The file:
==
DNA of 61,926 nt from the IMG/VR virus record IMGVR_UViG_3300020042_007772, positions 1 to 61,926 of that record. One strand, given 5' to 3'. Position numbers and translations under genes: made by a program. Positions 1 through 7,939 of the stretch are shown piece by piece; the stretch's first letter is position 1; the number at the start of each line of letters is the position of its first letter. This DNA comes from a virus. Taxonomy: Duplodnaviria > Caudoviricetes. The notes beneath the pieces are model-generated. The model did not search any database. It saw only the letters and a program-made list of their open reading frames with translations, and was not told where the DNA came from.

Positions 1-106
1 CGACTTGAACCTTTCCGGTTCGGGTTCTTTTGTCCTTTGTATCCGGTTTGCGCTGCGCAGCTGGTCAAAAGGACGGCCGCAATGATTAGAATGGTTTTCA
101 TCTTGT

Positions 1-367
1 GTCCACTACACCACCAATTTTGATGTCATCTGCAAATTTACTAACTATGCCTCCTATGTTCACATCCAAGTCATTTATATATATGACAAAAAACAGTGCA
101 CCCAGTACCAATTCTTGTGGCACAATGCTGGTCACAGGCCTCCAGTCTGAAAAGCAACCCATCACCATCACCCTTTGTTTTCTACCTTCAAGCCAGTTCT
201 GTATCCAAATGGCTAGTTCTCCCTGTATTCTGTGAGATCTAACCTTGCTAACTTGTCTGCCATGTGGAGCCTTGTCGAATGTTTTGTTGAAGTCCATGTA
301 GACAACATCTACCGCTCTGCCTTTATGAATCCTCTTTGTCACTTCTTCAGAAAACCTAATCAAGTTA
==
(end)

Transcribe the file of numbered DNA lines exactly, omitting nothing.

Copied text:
DNA of 61,926 nt from the IMG/VR virus record IMGVR_UViG_3300020042_007772, positions 1 to 61,926 of that record. One strand, given 5' to 3'. Position numbers and translations under genes: made by a program. Positions 1 through 7,939 of the stretch are shown piece by piece; the stretch's first letter is position 1; the number at the start of each line of letters is the position of its first letter. This DNA comes from a virus. Taxonomy: Duplodnaviria > Caudoviricetes. The notes beneath the pieces are model-generated. The model did not search any database. It saw only the letters and a program-made list of their open reading frames with translations, and was not told where the DNA came from.

Positions 1-106
1 CGACTTGAACCTTTCCGGTTCGGGTTCTTTTGTCCTTTGTATCCGGTTTGCGCTGCGCAGCTGGTCAAAAGGACGGCCGCAATGATTAGAATGGTTTTCA
101 TCTTGT

Positions 1-367
1 GTCCACTACACCACCAATTTTGATGTCATCTGCAAATTTACTAACTATGCCTCCTATGTTCACATCCAAGTCATTTATATATATGACAAAAAACAGTGCA
101 CCCAGTACCAATTCTTGTGGCACAATGCTGGTCACAGGCCTCCAGTCTGAAAAGCAACCCATCACCATCACCCTTTGTTTTCTACCTTCAAGCCAGTTCT
201 GTATCCAAATGGCTAGTTCTCCCTGTATTCTGTGAGATCTAACCTTGCTAACTTGTCTGCCATGTGGAGCCTTGTCGAATGTTTTGTTGAAGTCCATGTA
301 GACAACATCTACCGCTCTGCCTTTATGAATCCTCTTTGTCACTTCTTCAGAAAACCTAATCAAGTTA